Friday, August 11, 2023

Seeing Red: Hollywood’s Paranoia Years


Was the Christmas perennial, It’s a Wonderful Life, covert Marxist propaganda? What about a 1945 tearjerker called Pride of the Marines, regarding a U.S. Marine who loses his eyesight at Guadalcanal? Or a 1948 fantasy-drama called The Boy with Green Hair?

 We think of the bad old days—when American politicians were spotting Communists on every corner—as the McCarthy Era. That described the early 1950s, when a certain senator from Wisconsin was accusing most of the U.S. State Department (not to mention the honchos of the Truman administration) of being under the thumb of Soviet Russia. In Hollywood, though, the Red Scare began earlier, just a few years after the end of World War II. When the USSR shifted, in the public’s perception,  from being one of the Allies defeating Nazi Germany to a dangerous enemy out to undermine the American system, the movie industry was quick to try removing from its midst anyone who’d once had the slightest admiration for Karl Marx or for Soviet ideology.

 L.A.’s Skirball CulturalCenter is currently playing host to a traveling exhibit called Blacklist: The Hollywood Red Scare. The exhibit’s focus is on writers and others who lost their livelihoods (and sometimes their lives) when their patriotism was questioned by studio bosses. In that era, it became verboten to belong (or to have belonged, even decades earlier) to the American Communist party. And guilt by association was the rule, not the exception. Woe to the Hollywood figure called before a Senate committee to answer the question, “Are you now or have you ever been a member of the Communist Party?” (You were expected to get yourself off the hook by ratting out your friends.) An unverified mention in a publication called Red Channels could destroy your career, though a quiet pay-off to the editor could help your problem vanish.

 Jews, Blacks, and members of other minority groups were, in that era, particularly suspect. Philip Loeb, who played Gertrude Berg’s husband on a popular radio broadcast called The Goldbergs, was accused of Communist sympathies in Red Channels. Though he denied the accusation, it led to his firing and then to his suicide. Popular leading man John Garfield, whose wife had once been a Party member, was hounded into an early death. Some major Hollywood stars, led by Lauren Bacall and spouse Humphrey Bogart, rallied to form a Committee for the First Amendment in support of their fellow actors, but studio bosses quickly scared them off.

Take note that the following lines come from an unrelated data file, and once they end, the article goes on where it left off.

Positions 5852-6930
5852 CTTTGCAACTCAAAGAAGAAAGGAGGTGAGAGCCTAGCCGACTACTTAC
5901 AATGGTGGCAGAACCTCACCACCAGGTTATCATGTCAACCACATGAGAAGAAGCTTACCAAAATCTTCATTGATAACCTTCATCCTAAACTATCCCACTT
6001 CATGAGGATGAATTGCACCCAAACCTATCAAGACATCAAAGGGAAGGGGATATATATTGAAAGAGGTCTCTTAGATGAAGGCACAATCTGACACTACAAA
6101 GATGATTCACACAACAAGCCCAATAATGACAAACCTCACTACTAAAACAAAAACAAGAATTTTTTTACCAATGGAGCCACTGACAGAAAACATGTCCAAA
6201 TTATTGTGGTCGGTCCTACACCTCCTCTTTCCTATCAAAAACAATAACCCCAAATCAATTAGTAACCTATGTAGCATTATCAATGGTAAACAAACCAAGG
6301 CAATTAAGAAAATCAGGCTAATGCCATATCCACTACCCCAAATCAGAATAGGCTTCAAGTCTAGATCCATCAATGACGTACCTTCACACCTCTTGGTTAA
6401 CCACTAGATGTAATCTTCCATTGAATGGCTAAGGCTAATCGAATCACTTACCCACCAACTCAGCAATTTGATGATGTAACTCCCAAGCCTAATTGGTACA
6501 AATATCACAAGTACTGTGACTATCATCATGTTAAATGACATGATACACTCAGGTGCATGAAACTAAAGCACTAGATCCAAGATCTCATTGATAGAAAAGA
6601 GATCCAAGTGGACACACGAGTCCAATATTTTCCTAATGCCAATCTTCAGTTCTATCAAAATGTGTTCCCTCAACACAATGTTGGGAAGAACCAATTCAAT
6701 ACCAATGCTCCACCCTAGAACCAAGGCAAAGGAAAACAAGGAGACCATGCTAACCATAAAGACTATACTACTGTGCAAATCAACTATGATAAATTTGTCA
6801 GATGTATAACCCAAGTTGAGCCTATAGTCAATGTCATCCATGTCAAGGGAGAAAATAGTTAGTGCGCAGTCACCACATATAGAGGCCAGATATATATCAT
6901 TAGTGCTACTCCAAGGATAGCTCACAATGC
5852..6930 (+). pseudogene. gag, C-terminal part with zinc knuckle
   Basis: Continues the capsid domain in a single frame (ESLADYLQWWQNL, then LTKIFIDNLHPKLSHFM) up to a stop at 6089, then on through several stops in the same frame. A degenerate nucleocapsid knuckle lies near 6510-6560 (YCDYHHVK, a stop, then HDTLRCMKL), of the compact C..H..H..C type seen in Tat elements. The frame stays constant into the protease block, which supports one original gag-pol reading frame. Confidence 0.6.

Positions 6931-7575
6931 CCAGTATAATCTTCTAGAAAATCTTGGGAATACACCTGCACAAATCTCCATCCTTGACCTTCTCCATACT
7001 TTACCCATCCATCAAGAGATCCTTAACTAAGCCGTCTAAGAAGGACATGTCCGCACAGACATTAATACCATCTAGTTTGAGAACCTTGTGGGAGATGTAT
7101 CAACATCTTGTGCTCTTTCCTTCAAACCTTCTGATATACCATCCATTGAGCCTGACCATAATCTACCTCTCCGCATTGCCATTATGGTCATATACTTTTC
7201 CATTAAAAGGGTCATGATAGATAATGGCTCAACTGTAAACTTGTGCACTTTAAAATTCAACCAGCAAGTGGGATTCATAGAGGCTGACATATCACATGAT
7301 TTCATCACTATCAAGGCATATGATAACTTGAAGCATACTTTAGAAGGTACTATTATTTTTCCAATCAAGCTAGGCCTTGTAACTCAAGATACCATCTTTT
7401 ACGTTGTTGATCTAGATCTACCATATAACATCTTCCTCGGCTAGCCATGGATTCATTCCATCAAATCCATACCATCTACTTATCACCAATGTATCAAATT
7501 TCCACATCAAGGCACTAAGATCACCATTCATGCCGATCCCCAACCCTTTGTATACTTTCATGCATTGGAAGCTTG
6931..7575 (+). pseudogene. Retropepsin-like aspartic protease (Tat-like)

Perhaps hardest hit were Hollywood’s veteran screenwriters, who found themselves living overseas and writing under fake names, only collecting the Oscars they’d earned (like Dalton Trumbo’s for Roman Holiday) decades later. For me the most eye-opening part of the exhibit was the display of FBI commentary casting suspicion on the era’s most popular films. It’s a Wonderful Life? It was suspect because it contained ““a rather obvious attempt to discredit bankers.”  The Best Years of Our Lives? This poignant 1946 drama of 3 servicemen trying to re-adjust to civilian life, winner of 9 Oscars including Best Picture, was regarded with disfavor for portraying the upper class unattractively. Because Gentleman’s Agreement, a Best Picture winner that boldly confronted anti-Semitism, included in its cast of characters a bigoted cop, it was accused by the FBI of being “a deliberate attempt to discredit law enforcement.” Body and Soul? “It portrays the rich and successful man in a bad light and the finest character of them all is a colored fighter.”

 And The Boy With Green Hair? Who says that looking different is a GOOD thing?  

No comments:

Post a Comment